I started with the demo and fell in love with its sound character. Alchemy's additive engine is great, and in combination with the spectral engine, makes the re-synthesis phenomenal, but there are a few things that need to be capitalized on to take it to a really usable level. I have a Kawai K5000S, which is what attracted me to Alchemy in the first place. Two things the K5k have, and which Alchemy could really use, are: (1) velocity-switching per source--there was a "hard" and "soft" spectrum per additive source with selectable velocity switching curves. That's really useful for creating very expressive keys. (2) The K5k also shipped with Emagic's SoundDiver, which had a really useful GUI for getting into the additive engine. Each spectrum had 4 associated boxes representing the partial level's ADSR envelope. You could easily see and edit what each partial's time evolution was in relation to all partials' evolution at a single glance. Granted the ADSR GUI described wouldn't exactly work in Alchemy because you can have a user defined number of envelope break points, but this is the *kind* of visualization tool that might be helpful in getting the most out of the additive engine. There are also some very interesting handling tools in NI’s new Razor ensemble for Reaktor. A new visualization/interface paradigm is really needed to take these engines to the next level. That being said, Alchemy is still very fun to use in its current incarnation, even if the editor is kind of clunky.

Other than the additive/spectral engines, I’ve been quite surprised by the other sound generating capacities of Alchemy. I absolutely love the VA engine! While the GUI took some getting used to compared to other VA’, the sound is fantastic, and there are some really neat modulation possibilities that are unavailable on other synths—try using the “VA/additive” mode and stack multiple saw waves in the additive editor, with different phases/detuning, then manipulate the symmetry using any number of unique performance-based modulation sources. Very interesting… As a matter of fact I only use Alchemy and Reaktor for VA duties now. Alchemy is a joy to program in VA mode, once you understand the GUI.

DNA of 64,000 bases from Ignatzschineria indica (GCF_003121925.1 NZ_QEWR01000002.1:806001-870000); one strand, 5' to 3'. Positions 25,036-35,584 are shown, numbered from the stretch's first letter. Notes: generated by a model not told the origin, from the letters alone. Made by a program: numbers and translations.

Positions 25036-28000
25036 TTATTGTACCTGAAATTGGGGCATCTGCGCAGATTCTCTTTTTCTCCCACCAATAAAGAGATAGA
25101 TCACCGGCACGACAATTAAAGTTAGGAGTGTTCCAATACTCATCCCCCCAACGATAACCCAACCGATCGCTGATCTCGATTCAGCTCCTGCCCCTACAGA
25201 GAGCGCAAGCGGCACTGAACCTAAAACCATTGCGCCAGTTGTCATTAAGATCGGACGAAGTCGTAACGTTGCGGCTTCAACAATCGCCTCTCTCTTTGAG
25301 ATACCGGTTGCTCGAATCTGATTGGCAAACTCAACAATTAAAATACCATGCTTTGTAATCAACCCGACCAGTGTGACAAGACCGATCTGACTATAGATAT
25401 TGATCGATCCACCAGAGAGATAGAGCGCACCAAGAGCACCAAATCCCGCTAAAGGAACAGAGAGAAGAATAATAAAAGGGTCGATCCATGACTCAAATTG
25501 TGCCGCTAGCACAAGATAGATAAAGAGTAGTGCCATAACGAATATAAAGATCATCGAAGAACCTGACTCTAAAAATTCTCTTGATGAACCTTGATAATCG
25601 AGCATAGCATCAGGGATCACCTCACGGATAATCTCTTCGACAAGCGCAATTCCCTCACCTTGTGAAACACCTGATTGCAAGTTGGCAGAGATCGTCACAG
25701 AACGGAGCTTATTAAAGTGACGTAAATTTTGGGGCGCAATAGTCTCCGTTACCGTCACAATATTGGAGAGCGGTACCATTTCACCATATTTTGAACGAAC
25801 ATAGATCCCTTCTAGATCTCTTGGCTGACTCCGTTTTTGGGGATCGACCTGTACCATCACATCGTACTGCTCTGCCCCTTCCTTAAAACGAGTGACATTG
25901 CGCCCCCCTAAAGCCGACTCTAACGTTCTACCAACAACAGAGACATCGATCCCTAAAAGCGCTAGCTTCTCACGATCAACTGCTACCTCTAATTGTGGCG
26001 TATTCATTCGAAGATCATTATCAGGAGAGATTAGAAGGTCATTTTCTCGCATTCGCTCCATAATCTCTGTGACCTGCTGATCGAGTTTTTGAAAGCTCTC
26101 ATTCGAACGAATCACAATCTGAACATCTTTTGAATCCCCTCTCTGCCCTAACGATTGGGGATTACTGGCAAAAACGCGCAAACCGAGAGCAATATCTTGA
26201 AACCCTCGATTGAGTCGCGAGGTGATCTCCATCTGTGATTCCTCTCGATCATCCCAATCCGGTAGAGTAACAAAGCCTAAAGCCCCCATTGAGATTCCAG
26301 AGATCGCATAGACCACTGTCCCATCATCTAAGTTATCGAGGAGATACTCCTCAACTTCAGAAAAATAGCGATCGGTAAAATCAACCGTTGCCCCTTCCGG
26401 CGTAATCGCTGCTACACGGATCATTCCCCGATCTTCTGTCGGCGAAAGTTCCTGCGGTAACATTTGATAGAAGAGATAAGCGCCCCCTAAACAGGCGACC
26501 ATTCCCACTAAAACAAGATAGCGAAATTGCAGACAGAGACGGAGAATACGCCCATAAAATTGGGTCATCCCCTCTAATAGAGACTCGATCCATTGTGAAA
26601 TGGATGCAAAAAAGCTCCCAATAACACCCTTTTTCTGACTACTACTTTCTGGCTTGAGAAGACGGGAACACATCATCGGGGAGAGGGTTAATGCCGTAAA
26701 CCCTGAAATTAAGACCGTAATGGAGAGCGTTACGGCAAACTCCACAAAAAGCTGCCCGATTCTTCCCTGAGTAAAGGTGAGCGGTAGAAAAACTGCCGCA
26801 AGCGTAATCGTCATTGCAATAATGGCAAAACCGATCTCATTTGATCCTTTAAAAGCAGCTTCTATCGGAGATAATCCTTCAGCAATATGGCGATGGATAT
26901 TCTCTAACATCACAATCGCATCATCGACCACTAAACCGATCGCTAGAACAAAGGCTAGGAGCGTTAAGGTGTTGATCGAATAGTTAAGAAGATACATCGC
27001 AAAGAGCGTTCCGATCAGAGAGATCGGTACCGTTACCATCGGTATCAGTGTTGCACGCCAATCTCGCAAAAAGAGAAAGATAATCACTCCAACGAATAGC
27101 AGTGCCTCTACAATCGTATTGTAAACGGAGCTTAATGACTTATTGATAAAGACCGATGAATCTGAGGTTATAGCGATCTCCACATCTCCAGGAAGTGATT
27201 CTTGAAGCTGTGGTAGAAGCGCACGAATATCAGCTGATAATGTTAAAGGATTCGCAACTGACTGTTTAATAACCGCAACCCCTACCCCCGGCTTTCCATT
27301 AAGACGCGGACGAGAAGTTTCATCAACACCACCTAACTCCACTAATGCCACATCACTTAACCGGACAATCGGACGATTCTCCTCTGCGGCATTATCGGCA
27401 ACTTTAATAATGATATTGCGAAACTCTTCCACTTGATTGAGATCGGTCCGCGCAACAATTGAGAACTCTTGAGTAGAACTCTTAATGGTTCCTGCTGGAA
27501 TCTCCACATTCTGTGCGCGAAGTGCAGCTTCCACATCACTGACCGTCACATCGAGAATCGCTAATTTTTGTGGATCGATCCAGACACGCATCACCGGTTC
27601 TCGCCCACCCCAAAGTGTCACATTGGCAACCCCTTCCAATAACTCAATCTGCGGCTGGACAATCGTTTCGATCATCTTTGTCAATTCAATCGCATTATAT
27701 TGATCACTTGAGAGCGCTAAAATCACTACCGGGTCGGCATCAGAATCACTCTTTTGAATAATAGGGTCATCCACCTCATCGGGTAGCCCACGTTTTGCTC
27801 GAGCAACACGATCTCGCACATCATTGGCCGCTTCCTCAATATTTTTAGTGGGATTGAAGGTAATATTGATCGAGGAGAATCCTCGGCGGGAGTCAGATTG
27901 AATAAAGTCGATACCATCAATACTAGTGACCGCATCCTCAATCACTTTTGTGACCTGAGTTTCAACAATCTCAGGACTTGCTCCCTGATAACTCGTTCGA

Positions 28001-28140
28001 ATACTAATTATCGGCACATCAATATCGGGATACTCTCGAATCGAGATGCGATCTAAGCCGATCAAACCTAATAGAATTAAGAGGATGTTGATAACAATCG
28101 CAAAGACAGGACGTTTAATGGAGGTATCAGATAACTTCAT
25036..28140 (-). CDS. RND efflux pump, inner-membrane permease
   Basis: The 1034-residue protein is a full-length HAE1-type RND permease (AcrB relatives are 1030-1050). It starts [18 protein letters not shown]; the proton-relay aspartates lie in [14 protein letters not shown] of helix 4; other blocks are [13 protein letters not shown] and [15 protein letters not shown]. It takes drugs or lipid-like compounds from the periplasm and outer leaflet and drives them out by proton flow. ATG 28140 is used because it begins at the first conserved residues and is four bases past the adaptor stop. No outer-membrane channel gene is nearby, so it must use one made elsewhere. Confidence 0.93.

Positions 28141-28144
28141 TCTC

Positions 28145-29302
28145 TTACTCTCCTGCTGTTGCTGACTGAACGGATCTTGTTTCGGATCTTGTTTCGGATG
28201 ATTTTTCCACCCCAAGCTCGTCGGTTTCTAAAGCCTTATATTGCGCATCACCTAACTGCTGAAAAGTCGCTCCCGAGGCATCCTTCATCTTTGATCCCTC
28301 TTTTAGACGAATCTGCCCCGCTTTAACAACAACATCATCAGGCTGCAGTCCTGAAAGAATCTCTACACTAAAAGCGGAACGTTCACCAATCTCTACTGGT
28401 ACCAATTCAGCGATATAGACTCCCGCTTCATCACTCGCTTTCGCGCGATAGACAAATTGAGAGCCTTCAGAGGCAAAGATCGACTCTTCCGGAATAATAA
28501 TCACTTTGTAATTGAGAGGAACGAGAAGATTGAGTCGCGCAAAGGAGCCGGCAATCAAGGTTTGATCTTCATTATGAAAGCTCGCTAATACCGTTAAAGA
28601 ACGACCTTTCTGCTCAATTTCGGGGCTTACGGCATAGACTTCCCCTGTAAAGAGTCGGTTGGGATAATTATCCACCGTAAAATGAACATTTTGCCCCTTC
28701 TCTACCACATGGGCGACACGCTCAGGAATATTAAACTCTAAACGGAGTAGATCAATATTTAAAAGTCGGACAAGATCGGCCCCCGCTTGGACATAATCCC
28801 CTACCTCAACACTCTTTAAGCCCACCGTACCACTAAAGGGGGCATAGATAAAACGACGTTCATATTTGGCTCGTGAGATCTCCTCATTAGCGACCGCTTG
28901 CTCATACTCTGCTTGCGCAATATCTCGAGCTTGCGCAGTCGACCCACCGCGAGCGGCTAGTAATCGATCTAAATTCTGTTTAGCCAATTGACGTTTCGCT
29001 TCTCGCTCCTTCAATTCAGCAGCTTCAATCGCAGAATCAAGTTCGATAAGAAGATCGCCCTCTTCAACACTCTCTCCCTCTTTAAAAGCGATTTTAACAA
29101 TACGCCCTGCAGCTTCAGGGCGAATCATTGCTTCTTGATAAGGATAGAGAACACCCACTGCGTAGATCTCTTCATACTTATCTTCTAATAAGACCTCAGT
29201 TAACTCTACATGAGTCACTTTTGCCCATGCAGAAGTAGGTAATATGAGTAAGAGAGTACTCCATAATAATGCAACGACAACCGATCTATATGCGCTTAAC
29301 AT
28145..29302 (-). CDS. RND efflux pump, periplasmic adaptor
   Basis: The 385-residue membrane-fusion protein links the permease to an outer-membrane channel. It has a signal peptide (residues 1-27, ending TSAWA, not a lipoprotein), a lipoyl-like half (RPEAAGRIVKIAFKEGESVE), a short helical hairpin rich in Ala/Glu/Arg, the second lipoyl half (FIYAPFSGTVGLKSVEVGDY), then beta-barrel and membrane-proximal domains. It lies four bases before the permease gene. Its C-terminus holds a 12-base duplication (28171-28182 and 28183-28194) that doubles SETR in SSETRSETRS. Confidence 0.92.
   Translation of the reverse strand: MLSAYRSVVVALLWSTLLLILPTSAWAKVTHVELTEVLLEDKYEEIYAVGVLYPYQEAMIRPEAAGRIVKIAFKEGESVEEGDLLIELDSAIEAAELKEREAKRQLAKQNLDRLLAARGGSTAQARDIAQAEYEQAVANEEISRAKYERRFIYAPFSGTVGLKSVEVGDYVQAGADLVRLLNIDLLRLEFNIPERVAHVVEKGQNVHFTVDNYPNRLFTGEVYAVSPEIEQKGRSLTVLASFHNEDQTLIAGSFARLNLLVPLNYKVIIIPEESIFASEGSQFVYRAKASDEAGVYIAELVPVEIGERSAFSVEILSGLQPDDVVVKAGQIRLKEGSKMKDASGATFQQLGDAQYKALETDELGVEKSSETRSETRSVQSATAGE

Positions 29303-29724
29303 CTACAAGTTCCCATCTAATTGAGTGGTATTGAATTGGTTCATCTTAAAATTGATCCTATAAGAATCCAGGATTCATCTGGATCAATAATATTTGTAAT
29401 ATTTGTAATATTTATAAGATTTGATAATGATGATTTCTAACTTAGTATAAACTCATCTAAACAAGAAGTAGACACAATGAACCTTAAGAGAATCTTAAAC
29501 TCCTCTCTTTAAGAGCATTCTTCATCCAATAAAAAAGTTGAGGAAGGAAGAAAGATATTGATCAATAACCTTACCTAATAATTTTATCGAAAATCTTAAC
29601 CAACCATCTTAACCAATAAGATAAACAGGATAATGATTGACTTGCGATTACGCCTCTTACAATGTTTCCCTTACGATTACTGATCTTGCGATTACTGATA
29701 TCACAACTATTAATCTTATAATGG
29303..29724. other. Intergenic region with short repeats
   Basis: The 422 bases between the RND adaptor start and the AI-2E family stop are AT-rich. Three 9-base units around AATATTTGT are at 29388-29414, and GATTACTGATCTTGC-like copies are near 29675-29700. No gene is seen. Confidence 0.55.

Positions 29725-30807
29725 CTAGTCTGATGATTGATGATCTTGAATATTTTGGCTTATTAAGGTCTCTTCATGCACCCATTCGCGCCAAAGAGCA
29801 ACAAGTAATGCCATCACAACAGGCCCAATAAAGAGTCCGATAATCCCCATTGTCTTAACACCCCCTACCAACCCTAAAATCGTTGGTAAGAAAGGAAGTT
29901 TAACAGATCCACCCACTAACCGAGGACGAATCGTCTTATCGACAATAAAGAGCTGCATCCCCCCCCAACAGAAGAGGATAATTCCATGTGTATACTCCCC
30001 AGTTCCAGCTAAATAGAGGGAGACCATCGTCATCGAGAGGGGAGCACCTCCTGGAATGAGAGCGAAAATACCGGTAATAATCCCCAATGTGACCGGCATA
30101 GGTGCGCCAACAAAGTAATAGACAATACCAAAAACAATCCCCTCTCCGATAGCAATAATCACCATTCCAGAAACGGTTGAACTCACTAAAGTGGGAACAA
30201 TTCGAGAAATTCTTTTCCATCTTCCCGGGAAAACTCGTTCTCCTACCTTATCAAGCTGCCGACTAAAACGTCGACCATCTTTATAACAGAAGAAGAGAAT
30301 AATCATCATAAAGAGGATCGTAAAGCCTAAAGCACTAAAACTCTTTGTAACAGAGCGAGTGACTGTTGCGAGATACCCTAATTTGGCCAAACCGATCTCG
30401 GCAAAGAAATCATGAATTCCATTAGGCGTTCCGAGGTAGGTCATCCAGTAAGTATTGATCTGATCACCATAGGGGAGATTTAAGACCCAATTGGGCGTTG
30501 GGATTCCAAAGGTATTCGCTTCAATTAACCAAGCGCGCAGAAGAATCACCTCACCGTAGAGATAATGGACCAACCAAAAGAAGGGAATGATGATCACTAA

Another surprise is the sampler/granular mode. Granular is very powerful, useful, and innovative. A breeze to use. However, sampler mode (and by association granular) disappoints me somewhat. Alchemy is marketed as "the ultimate sample manipulation tool." Part of manipulation is playing the right sample under pre-defined conditions. To this end, it would be extremely helpful if Alchemy included an audio editing tool as well. Also, a graphical sample mapper, even a simple 2D sample map (velocity and key range) is good enough for me just to make it easy to load up your own sample map. I want a graphic representation of the zone, not a difficult to use drop down list. Then I'd have no reason to use anything else! Perhaps my disappointment with sampler/granular engine has more to do with the sample sets that I’ve used in Alchemy. I’d like to see higher quality detailed sample libraries as mangle-fodder. Things like round robin, extreme velocity layers, multisampling, and even keyswitching/scripting would put this over the top for me [edit: I suppoze the sfz format supports much of this, but I don't see a lot of evidence of its use in the Alchemy preset libraries I have]. To show this capability, Alchemy needs more bread and butter presets. I have GPO (which I like a lot), but have been eyeing the ProjectSAM stuff. I'd love to have something along those lines for Alchemy. If Alchemy was truly the "ultimate sample manipulation synthesizer," I might also be able to pare down my straight sample libraries with their multitude of third-party sample players. For me, if Alchemy just had a basic sample editor and decent mapping GUI, it would also become my *sampler* of choice. How hard is it to make a "Kontakt killer?"

The manual is useful and the growing selection of video tutorials (free! Hear that Cakewalk?) are excellent and have helped me grow in the right places! Customer support is some of the best in the business. I love the Camel Audio team—they have always been prompt, polite, and helpful with respect to my questions and requests. You can’t go wrong with Alchemy!